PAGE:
Ipsos MORI Political Monitor – attitudes to Labour leadership candidates

As Labour begin their search for a new party leader Ipsos MORI’s first Political Monitor of 2020 reveals what the wider British public thinks about each of the four contenders.

The author(s)

  • Gideon Skinner Public Affairs
  • Glenn Gottfried Public Affairs
  • Cameron Garrett Public Affairs
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  • Many still to make up their minds about the Labour leadership candidates, but Keir Starmer seen as most Prime Ministerial while Rebecca Long-Bailey has more to do
  • All candidates though face a challenge in persuading more people to vote Labour as the Conservatives maintain solid 17-point lead over Labour in latest voting intentions

The new Ipsos MORI poll asks if each if each of the candidates ‘has what it takes to be a good Prime Minister’ and if they would make it more likely for them to vote Labour in the next election. It shows:

  • As seen in our previous research, many people (between four and five in ten) say they don’t know or give a neutral opinion when asked to rate whether the candidates have what it takes to be a good Prime Minister.
  • Sir Keir Starmer though has the most positive public profile at the moment.  A third (32%) agree that he has what it takes to make a good PM – including 45% of Labour supporters. A quarter (25%) say he doesn’t not have what it takes with just 13% of Labour supporters thinking the same.
  • Sir Keir is followed by Lisa Nandy with 23% saying she has what it takes to be a good PM (26% disagree), including a third (33%) of Labour voters (16% disagree)
  • One in five (19%) think Emily Thornberry has what it takes (40%) disagree with 28% of Labour voters agreeing (28% disagree), while 14% say Rebecca Long-Bailey has what it takes (42% disagree) with 27% of Labour supporters agreeing (27% disagree).

Good PM

  • Compared to when we asked this question in July 2015 about Andy Burnham, Yvette Cooper, Liz Kendall and Jeremy Corbyn during that Labour leadership contest, Keir Starmer gets better scores among the public now than any of the candidates, while Rebecca Long-Bailey and Emily Thornberry’s negative figures are worse.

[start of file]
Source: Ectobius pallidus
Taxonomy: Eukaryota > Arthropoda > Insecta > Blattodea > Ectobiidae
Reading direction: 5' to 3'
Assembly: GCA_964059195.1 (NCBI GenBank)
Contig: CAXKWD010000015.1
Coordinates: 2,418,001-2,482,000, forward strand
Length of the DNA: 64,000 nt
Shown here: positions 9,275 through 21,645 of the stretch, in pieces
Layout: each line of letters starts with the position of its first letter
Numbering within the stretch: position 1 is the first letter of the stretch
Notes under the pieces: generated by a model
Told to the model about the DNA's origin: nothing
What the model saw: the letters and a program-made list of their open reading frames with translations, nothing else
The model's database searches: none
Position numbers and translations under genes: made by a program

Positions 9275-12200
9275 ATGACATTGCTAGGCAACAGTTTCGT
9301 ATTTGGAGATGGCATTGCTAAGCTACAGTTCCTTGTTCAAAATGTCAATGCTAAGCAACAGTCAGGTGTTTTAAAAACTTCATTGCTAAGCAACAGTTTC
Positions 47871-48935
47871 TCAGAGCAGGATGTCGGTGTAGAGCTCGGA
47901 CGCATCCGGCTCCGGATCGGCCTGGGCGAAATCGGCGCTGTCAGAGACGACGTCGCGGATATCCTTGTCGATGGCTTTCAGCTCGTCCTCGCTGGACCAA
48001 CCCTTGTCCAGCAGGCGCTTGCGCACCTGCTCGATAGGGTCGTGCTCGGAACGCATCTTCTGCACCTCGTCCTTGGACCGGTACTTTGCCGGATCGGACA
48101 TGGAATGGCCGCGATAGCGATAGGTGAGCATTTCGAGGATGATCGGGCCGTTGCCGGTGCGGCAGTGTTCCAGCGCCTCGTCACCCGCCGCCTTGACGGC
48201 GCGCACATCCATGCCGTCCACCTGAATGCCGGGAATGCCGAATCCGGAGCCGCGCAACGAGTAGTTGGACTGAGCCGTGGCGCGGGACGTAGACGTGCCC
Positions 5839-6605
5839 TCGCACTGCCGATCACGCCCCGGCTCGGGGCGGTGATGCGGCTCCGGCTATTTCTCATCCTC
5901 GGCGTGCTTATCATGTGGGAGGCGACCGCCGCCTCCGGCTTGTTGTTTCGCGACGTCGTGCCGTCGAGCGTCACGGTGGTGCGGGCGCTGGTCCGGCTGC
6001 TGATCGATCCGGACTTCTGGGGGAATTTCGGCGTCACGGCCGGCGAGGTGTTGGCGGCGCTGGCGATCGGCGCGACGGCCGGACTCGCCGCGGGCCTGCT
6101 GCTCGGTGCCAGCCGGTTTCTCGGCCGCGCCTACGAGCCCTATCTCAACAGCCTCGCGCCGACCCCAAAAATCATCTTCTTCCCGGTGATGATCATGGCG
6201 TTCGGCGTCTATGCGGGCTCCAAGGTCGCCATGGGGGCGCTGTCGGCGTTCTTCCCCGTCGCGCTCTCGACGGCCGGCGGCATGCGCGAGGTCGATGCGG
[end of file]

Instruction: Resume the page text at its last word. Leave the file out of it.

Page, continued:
• When it comes to attracting voters in the next election however there is less separation between the candidates.  Thirty five percent of the public say it is likely they would consider voting Labour if Sir Keir was leader (52% say unlikely), 33% if Ms Thornberry was leader (56% say unlikely), 32% if Ms Nandy was leader (53% say unlikely) and 28% if Ms Long-Bailey was leader (56% say unlikely).
  • When it comes to attracting non-Labour voters all of the candidates struggle, although Keir Starmer has more potential among Liberal Democrat supporters.  One in five (20%) non-Labour supporters say they would be likely to vote Labour if he were leader (71% say unlikely), compared with 17% who say the same if either Ms Thornberry or Ms Nandy were leader (76% and 71% respectively say it would be unlikely) while 12% say they would likely vote Labour if Rebecca Long-Bailey were leader (79% say unlikely).  Among Liberal Democrat supporters (although a small base size), 57% say they would consider voting Labour if Keir Starmer was leader, 34% if Emily Thornberry was leader, 29% if Lisa Nandy, and 22% if Rebecca Long-Bailey.  Very few Conservative supporters would consider voting Labour under any of the candidates. 

The latest Ipsos MORI vote intention figures show the Conservative Party maintaining a comfortable lead over their rivals with the Conservatives on 47, Labour on 30, and the Liberal Democrats on 11.

Gideon Skinner, Head of Politics at Ipsos MORI, said:

Awareness of all the Labour leadership candidates is low, so there is time for them to build a better public profile.  But while Keir Starmer starts in a stronger position (and also is more palatable to Liberal Democrat supporters), Rebecca Long-Bailey has more of a challenge to turn negative perceptions around.  None of them, though, face an easy task persuading more voters to vote Labour

Technical note

Ipsos MORI interviewed a representative sample of 1,001 adults aged 18+ across Great Britain. Interviews were conducted by telephone 31st January – 3rd February 2020.  Data are weighted to the profile of the population. All polls are subject to a wide range of potential sources of error. On the basis of the historical record of the polls at recent general elections, there is a 9 in 10 chance that the true value of a party’s support lies within 4 points of the estimates provided by this poll, and a 2 in 3 chance that they lie within 2 points.

The author(s)

  • Gideon Skinner Public Affairs
  • Glenn Gottfried Public Affairs
  • Cameron Garrett Public Affairs

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